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Saturday, 28 May 2005


Dear Brothers in the Episcopate,

I welcome you, Pastors of the Church in Burundi, with great joy. You have come on pilgrimage to Rome to pray at the tombs of the Apostles and meet the Successor of Peter and his collaborators. I hope that this experience of communion in charity will encourage you in your mission as servants of Christ's Gospel for the hope of the world.

I express my gratitude to Bishop Jean Ntagwarara of Bubanza, President of your Bishops' Conference, for the kind words he has just expressed in your name. They demonstrate the spiritual and missionary vitality of your diocesan communities, to whom, together with all Burundians, I address my affectionate greetings.

I would also like to commemorate with you Archbishop Michael A. Courtney, who was faithful to the point of laying down his life for the mission that the Holy Father had entrusted to him at the service of your beloved Country and the local Church.

In your quinquennial reports, you bring to the fore the Catholic Church's active role in furthering peace and reconciliation in the Country, especially during this election period. The sufferings endured in the dark time of war, during which, it must be said again, many Christians witnessed heroically to their faith, has not extinguished the desire to work for the brotherhood and unity of all, following Christ and in his Name.

I hope that the pastoral plan of action that has been worked out in this context, as well as the diocesan synods that will implement it locally, will contribute to proclaiming the Gospel, to healing memories and hearts and to fostering solidarity among all Burundians, uprooting feelings of revenge and resentment and ceaselessly asking for forgiveness and reconciliation.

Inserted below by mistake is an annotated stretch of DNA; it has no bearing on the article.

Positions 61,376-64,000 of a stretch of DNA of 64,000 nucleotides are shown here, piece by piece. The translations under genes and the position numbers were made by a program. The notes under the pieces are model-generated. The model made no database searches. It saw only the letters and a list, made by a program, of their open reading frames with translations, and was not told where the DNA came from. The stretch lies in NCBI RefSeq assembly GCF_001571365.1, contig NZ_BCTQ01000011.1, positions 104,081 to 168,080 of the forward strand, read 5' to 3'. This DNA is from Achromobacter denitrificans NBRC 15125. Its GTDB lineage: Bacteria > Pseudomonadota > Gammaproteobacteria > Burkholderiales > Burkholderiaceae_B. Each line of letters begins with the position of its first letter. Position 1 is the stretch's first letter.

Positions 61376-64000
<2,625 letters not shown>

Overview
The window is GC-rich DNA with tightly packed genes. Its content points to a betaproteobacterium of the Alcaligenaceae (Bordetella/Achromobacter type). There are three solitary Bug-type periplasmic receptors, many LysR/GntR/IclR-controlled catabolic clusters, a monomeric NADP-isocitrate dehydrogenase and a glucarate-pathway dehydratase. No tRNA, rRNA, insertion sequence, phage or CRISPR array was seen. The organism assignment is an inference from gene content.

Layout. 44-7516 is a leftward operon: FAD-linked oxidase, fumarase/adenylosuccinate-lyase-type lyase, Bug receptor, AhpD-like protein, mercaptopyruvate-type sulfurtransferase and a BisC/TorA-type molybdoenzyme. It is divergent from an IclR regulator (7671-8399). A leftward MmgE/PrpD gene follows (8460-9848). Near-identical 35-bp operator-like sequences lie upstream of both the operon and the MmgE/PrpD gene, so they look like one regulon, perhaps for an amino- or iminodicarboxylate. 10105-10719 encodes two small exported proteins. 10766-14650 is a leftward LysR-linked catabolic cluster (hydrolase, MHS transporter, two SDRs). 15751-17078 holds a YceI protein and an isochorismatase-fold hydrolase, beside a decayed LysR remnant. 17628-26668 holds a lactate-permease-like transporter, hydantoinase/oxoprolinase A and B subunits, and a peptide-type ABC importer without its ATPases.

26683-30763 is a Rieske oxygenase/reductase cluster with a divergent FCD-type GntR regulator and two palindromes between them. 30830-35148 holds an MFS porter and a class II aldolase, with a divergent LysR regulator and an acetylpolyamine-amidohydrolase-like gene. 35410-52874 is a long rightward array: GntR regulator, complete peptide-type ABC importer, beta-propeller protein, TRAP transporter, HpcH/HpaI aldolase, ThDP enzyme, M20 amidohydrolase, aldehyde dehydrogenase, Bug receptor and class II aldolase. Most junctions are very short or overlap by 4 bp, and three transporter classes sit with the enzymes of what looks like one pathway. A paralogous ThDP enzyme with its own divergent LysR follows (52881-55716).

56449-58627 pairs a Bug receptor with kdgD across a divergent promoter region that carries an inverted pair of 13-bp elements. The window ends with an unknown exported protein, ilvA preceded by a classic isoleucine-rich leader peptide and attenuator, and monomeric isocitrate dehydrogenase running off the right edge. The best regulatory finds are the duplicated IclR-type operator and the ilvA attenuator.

This year we are celebrating the 10th anniversary of the Post-Synodal Apostolic Exhortation Ecclesia in Africa, promulgated by my Predecessor, Pope John Paul II. May it continue to be the charter of your commitment in the mission that has been entrusted to you, in communion with the other local Churches.

I encourage you in particular to renew your attention to all the faithful, so that they may live more and more intensely their Baptismal requirements. Many are suffering from great poverty and inner anguish, and are tempted to return to ancient practices that have not been purified by the Lord's Spirit or to turn to the sects. Take care of them, providing a sound Christian formation and making every effort for inculturation, especially in the area of the translation of the Bible and the texts of the Magisterium. This will enable them to "ever more fully assimilate the Gospel message, while remaining faithful to all authentic African values" (Ecclesia in Africa, n. 78).

At the end of our Meeting, dear Brothers in the Episcopate, I am granted the opportunity to give thanks for the apostolic work carried out by the indigenous and foreign priests and the men and women religious of your Dioceses, often in difficult conditions. I do not forget the catechists, precious assistants in the apostolate, as well as all the faithful who take part in the development of human beings and society, in the context of the Church's institutions for social advancement and its service in the world to education and health care.

As I invoke upon all of you and upon the members of your Dioceses the Holy Spirit who strengthens people in the faith, revives hope and sustains charity, I gladly impart to you an affectionate Apostolic Blessing.


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